We watch so you don't have to - not that you (or anybody else) would want to. I notice that, three weeks into its domestic release, Todd Solondz's Life During Wartime, a movie that cost $4.5 million to make, had grossed $154,455 at the box office. Anyone who saw Mr. Solondz's Happiness (1998), to which his new movie is something between a sequel and a remake, will have no difficulty understanding why. It is even more gloomy and miserable than its predecessor, though no less ambitious. In Happiness, the slightly saving grace was that you were just about able to glimpse a world outside the hell to which Mr. Solondz had consigned his characters - a world in which Happiness itself could have been something more than the savage irony he treated it as. He's still at it in Wartime, but now this patch of blue is no longer visible. The dark clouds of misery envelop everyone completely. Like Happiness, it is a movie about sexual perversion and, especially, child rape, but now Mr. Solondz attempts to equate these things with terrorism, at least as we fear it in the post 9/11 world. Hence the title. Read more ..

Book Review

Creating the College Man Will Educate About Education

August 30th 2010

Book Topics - Creating the College Man

Creating the College Man: American Mass Magazines and Middle-Class Manhood, 1890-1915. Daniel Clark. University of Wisconsin Press. 2010. 256 pp.

Daniel Clark begins by quoting a grumpy Andrew Carnegie: “A college education unfits rather than fits men to affairs.” Clark, a historian at Indiana State University, then spends the rest of his monograph showing how popular new, mass-audience magazines, including “Collier’s Weekly,” “Munsey’s Magazine,” “Cosmopolitan,” and the “Saturday Evening Post” contributed to dramatically changing that stereotype.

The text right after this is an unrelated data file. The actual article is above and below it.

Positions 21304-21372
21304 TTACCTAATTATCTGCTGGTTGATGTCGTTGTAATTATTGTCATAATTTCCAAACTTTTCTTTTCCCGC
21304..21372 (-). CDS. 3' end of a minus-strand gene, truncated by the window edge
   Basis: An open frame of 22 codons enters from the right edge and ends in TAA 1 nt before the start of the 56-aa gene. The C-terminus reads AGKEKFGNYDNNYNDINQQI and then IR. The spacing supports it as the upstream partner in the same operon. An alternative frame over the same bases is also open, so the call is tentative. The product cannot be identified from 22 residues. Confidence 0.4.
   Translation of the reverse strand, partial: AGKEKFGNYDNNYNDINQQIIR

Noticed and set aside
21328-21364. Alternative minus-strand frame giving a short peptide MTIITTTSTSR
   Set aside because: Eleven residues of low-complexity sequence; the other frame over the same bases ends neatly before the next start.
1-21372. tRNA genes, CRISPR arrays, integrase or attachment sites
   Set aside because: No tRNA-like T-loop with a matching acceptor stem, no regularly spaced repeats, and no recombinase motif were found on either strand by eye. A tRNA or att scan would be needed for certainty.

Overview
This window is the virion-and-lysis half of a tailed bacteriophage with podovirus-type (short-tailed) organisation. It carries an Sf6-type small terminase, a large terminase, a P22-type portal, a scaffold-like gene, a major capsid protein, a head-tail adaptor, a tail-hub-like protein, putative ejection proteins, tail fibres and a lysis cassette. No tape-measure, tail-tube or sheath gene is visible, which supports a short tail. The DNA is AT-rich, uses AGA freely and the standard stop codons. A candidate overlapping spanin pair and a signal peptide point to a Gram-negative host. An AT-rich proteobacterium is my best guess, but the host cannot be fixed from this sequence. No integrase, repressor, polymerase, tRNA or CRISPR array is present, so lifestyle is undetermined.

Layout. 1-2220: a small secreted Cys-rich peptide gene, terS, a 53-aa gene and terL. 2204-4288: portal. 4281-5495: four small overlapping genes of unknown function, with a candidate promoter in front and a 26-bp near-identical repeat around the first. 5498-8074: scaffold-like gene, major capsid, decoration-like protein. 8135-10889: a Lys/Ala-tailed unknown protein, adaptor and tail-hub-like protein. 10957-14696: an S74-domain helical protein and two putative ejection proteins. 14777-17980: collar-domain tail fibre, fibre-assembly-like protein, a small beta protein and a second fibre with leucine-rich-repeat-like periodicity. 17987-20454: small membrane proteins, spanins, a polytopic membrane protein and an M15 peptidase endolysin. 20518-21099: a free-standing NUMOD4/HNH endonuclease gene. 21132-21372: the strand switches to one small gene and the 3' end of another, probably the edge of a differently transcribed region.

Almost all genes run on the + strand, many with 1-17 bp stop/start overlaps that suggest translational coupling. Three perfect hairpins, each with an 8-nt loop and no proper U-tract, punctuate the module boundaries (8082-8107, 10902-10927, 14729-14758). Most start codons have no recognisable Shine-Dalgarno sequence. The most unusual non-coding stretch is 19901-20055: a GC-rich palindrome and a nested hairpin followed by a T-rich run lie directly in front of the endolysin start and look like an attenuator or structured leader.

“American mass magazines,” says Clark, “spearheaded a cultural reconstruction of college and middle-class masculinity…in the years surrounding 1900, as they emerged as a central national cultural forum, our nation’s first truly national media.”

Clark thus posits an answer to the important question of how and why the undergraduate college experience, previously limited to tiny fraction of the population, increasingly came to be considered an important, even essential, part of middle class life. Read more ..

Film Review

The Extra Man Delivers a Gem of Propriety and Coming of Age

August 23rd 2010

Film - The Extra Man

Light-hearted, unpredictable, upbeat, and original. Enjoyable, sophisticated, witty and unexpected. Besides being incomplete sentences, these words succinctly sum up how I feel about The Extra Man. But what? You need more, you say? You don't trust catchy little blurbs that neatly fit on DVD covers? Well, I say "NO! That's enough!"

Okay, so Kevin Kline actually said that, in one of the many wonderful passing moments that infuse The Extra Man with charm and good nature. The film is a unique blend of sweetness and mature comedy with a strong literary style that manages to remain extremely tasteful in light of some of the subject matters it addresses. This is due in part to Kevin Kline's character of Henry Harrison but also to the young Louis Ives, his flat-mate, who fancies himself the protagonist of an F. Scott Fitzgerald novel. One of the key recurring themes of the movie is the concept of propriety, a word that has virtually lost all meaning in today's society.